I have to include a link to a certain xkcd comic as well…
One of my personal pet peeves when using transportation infrastructure as a cyclist is a worst-of-b0th-worlds situation. In particular, if I am at a red light, I would be committing a double whammy if I am to “transform” from a vehicle into a pedestrian (i.e. go into the crosswalk that has the “DONT WALK” signal. That trades violating a vehicle rule for violating a pedestrian rule, and I don’t like to jay-walk. Even if I won’t get caught for it, I am more concerned about getting hit than getting ticketed.
Unfortunately, the crosswalk to cross Sheridan Road at Foster Street is in Evanston is incredibly annoying at night–it has the “TO CROSS PRESS BUTTON” trigger. But even if you trip it at night, what happens? Eventually, the crosswalk going north-south (mind you, I am trying to head west) will count down from 16 to 0. Normally, when a crosswalk hits 0, the traffic light then turns yellow and red, and my crosswalk will display the “WALK” signal.
But NO! At night, the button acts much like the “Door Close” button on an elevator–it does NOTHING! The wrong crosswalk will count down to 0, and then change immediately from DONT WALK to WALK. I have had many a time of being forced to jay-bike across the intersection after returning home from bridge or board game club.
What does this have to do with blinking, you wonder? Well, in some places, traffic lights turn into red or yellow flashers during the night time. For example, in some parts of the west side of Omaha and its suburbs (canonical example, near Oak View Mall), the traffic lights at minor intersections change into flashing yellow lights (proceed with caution) on the arterial 144th Street, and are flashing red lights (a-la a stop sign) on the other sides.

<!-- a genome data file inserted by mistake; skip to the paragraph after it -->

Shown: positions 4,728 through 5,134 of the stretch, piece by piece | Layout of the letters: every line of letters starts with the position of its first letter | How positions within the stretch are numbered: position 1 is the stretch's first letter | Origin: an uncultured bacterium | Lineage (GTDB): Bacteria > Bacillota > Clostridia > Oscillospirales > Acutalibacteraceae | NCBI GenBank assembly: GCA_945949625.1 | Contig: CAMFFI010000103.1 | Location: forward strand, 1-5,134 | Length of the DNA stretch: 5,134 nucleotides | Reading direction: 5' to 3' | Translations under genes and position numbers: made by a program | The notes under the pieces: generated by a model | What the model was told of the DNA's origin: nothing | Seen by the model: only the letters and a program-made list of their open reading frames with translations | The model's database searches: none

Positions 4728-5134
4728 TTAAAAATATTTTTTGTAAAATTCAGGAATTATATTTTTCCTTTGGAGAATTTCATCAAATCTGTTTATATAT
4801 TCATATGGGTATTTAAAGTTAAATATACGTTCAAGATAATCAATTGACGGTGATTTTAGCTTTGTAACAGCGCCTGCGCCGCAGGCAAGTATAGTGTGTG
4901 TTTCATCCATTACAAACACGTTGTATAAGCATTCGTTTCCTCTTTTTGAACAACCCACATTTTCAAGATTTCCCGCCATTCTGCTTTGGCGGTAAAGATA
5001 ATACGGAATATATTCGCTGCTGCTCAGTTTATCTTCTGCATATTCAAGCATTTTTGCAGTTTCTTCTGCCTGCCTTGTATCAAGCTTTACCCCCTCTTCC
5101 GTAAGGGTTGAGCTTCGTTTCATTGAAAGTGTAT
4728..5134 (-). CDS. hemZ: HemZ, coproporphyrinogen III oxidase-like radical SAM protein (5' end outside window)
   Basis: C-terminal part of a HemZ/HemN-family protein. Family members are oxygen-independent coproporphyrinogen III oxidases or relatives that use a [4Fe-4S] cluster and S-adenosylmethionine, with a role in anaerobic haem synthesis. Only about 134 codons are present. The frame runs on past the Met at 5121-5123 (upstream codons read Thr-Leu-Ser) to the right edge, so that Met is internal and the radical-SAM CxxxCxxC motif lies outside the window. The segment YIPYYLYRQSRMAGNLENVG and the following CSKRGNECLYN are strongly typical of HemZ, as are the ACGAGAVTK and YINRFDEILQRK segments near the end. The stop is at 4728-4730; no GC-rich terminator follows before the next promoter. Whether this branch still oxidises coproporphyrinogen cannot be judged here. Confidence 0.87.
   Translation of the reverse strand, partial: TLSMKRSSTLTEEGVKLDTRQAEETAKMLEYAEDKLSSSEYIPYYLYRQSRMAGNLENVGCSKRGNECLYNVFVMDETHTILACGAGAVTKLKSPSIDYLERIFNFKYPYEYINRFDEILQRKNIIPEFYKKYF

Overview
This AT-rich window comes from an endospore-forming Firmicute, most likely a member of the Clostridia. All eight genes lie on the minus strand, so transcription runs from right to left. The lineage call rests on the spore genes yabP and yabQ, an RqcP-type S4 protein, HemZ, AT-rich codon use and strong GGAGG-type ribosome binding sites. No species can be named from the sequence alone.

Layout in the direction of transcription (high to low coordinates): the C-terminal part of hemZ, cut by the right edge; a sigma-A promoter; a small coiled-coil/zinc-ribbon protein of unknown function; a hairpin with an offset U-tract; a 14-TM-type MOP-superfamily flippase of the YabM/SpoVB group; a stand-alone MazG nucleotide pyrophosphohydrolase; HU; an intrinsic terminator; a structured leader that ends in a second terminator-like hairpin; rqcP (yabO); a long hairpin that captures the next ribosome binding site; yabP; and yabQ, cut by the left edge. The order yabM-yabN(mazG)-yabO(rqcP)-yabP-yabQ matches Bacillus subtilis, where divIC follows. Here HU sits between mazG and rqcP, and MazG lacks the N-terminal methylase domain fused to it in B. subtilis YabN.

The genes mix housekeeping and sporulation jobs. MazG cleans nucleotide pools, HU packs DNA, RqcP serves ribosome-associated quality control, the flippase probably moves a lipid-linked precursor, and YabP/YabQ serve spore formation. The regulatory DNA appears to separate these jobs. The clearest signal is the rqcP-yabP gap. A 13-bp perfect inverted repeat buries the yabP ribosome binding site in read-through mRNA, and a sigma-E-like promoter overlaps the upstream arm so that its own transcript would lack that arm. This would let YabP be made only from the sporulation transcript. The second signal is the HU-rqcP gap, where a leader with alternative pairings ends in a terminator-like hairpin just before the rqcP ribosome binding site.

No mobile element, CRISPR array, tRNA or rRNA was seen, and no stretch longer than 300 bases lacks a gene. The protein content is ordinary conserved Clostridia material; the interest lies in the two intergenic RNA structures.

When traffic is super-light (i.e. if you are the only car on the road), I have a feeling that people are more likely to violate traffic control devices. It’s another idea of spirit-of-the-law versus letter-of-the-law. (Somewhat frighteningly, I have seen this firsthand–there was once a cab that I rode in at 01:30 that violated a red light in returning me to Evanston.)
I feel that Omaha has the right idea here, that Evanston and other cities should implement. Even if there are tripwires on the minor streets that will activate the green light for that intersection at night, I feel that it is more fail-safe to just turn it into a red flashing light later at night. Partially, this is a selfish reason, based off the failure of the “TO CROSS PRESS BUTTON” and the fact that my bike will not trip those sensors.
Today is the ninety-seventh day of M.M.X.I.V. That makes thirteen weeks and six days.